Tuesday, February 1, 2011


Back in 1964, Sean Conery was filming the fourth in the James Bond series--Thunderball was the movie of the day.  Right here, off Staniel Cay, is a small coral atoll called Thunderball Grotto.  Who knows if the movie was named for the grotto, or the grotto was named for the movie?  One way or another, visitors do not count their trip complete without a snorkling excursion to see this natural wonder and all the pretty fish that live there. 

If you are a scaredy-cat like me, the best time to arrive at the entrance to the grotto is at slack-low tide. At high tide, one has to dive and swim under water, between the razor-sharp coral walls, keeping an eye out for fire coral on the way in. When the tide is rushing in or out, the current will be a force to be reckoned with, meaning one has to swim hard to get where one wants to be, or to hold position once inside.

In the movie, when James cautiously pokes his head up out of the water, he appears to be intruding on an enemy submarine base--a huge, cavernous structure. In actual fact, the grotto is not nearly big enough for 10 people to swim in at the same time, never mind a whole submarine or two. Inside, the coral walls have been carved out by centuries of tides and currents. The sun slants in through openings in the roof, and at low tide, a second entry is seen on the east side.

Yesterday, we took Heather on her first snorkeling expedition. She was thrilled to find the wet suit kept her warm and the dry snorkel would keep the sea from invading her airway. She didn’t immediately take to the flippers, but I reminded her that if she decided she needed to move in a hurry, she might appreciate having them on.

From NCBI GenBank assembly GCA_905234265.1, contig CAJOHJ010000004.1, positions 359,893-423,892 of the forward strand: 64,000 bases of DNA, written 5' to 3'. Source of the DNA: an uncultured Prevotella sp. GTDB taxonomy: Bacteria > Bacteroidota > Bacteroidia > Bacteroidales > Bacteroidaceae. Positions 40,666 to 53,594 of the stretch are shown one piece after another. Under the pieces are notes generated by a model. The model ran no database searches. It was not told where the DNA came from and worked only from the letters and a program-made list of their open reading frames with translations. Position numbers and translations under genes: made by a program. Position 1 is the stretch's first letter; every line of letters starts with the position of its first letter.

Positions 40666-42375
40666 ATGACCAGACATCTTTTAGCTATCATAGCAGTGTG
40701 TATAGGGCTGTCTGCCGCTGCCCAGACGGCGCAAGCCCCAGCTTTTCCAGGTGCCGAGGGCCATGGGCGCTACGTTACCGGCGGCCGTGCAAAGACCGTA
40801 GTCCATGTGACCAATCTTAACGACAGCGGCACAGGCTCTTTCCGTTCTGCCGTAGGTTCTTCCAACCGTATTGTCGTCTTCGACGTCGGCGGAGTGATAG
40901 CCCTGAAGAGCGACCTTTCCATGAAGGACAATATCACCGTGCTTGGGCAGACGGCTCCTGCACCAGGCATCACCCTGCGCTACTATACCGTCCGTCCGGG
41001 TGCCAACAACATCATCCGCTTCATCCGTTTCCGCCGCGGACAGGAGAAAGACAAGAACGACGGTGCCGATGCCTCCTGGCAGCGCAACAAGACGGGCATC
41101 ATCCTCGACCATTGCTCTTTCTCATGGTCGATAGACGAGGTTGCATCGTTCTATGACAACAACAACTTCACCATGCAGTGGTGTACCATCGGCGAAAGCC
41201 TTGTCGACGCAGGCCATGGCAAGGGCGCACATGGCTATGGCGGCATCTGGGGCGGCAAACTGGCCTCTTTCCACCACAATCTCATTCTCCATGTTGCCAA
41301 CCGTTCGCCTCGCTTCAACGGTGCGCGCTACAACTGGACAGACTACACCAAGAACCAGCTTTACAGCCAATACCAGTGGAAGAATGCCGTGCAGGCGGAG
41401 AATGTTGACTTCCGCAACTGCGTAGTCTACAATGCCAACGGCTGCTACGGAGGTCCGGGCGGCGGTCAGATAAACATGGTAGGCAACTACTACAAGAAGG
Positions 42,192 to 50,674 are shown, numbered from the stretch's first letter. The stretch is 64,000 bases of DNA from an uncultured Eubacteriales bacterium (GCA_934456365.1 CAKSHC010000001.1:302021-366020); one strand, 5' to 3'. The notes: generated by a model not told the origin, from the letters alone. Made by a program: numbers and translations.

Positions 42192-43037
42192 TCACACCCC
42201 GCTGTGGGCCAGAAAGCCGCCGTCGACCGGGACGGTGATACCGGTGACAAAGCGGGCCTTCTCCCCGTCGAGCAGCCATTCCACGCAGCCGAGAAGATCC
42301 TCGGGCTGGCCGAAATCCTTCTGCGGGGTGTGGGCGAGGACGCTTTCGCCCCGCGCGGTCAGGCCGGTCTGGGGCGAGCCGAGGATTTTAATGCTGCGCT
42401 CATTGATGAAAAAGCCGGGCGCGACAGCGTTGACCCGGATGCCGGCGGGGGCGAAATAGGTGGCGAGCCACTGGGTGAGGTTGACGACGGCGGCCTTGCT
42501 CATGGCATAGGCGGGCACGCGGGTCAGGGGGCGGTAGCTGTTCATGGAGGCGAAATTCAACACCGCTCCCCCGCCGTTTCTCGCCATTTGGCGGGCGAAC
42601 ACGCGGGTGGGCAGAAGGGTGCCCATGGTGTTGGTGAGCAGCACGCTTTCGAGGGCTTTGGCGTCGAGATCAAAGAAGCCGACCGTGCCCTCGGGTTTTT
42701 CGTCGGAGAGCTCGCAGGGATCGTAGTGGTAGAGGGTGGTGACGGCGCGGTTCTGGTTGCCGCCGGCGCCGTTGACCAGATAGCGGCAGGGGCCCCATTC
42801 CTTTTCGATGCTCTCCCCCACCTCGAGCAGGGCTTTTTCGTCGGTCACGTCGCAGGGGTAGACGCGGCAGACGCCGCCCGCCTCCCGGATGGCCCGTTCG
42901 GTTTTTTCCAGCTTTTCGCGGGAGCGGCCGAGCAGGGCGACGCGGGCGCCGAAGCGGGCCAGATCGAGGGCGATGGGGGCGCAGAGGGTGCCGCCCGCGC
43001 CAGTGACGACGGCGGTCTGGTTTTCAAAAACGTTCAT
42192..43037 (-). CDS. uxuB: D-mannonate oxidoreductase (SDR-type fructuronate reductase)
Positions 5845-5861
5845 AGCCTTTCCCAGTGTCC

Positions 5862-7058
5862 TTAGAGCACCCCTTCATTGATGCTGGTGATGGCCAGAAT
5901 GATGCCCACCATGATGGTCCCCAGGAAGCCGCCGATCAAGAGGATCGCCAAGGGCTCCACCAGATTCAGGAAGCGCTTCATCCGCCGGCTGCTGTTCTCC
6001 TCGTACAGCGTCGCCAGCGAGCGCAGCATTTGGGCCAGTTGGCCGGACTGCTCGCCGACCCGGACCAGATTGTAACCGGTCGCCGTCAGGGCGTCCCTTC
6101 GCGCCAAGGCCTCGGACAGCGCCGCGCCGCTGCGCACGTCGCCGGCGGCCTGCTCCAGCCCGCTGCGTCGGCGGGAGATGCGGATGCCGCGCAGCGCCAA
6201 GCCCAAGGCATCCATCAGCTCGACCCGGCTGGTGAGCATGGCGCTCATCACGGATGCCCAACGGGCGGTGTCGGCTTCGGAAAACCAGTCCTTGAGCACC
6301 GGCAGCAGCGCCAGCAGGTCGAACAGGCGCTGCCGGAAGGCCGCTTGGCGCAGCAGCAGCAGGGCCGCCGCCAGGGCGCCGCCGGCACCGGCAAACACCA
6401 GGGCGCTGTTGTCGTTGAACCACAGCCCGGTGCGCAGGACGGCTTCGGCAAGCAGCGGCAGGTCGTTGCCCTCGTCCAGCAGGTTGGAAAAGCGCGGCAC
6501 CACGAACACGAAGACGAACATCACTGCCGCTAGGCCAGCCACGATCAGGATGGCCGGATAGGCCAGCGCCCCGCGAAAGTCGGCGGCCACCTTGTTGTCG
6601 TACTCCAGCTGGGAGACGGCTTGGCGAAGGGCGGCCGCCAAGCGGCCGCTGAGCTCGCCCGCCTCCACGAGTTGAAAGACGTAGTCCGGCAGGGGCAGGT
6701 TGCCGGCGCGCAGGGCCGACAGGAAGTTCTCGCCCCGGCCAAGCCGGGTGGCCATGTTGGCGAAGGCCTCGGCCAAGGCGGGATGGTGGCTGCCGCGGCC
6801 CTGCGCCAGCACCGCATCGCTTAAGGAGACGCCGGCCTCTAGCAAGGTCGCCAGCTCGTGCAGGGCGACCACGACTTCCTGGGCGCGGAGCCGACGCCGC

The small, yellow and black striped fish are called Sargent Majors. 

Isn't he cute?
My new Olympus camera is good to 10 feet under water--a Christmas present I am still learning to use.  I find the action is very slow, both the shutter speed and the processing.  Between me bobbing in the waves, the fish playing shy, not quietly posing for me and the slow camera action, it is a miracle I got any good shots at all.  The ones inside the grotto, where I wanted to show you the cave-like insides, were either too out of focus, or too washed out with sunlight.

Roy and Christine asked to see reefs.  Here are a couple for now.

I am sorry this one is so badly out of focus, but check out the colours on this angel fish!

Remember Dora, the funny blue fish in "Finding Nemo"?
She is a Blue Tang  like the one below.

Here we can just see the foot of the baby conch hiding inside his shell.

Captain B. can dive 25 feet and hold his breath for almost 3 minutes!!!!

Heather shows good form, and on her very first try too.

There are so many variations of the Parrot Fish.  This one was a uniform blue colour.  Others have many different colours and markings.

This star fish was as big as a dinner plate.  Ten years ago, we saw them everywhere.  Now they have become a rarity.

Today we are moving to Compass Cay, where we can swim with the sharks...nurse sharks that is, and not everyone of us will indulge in the privilege.

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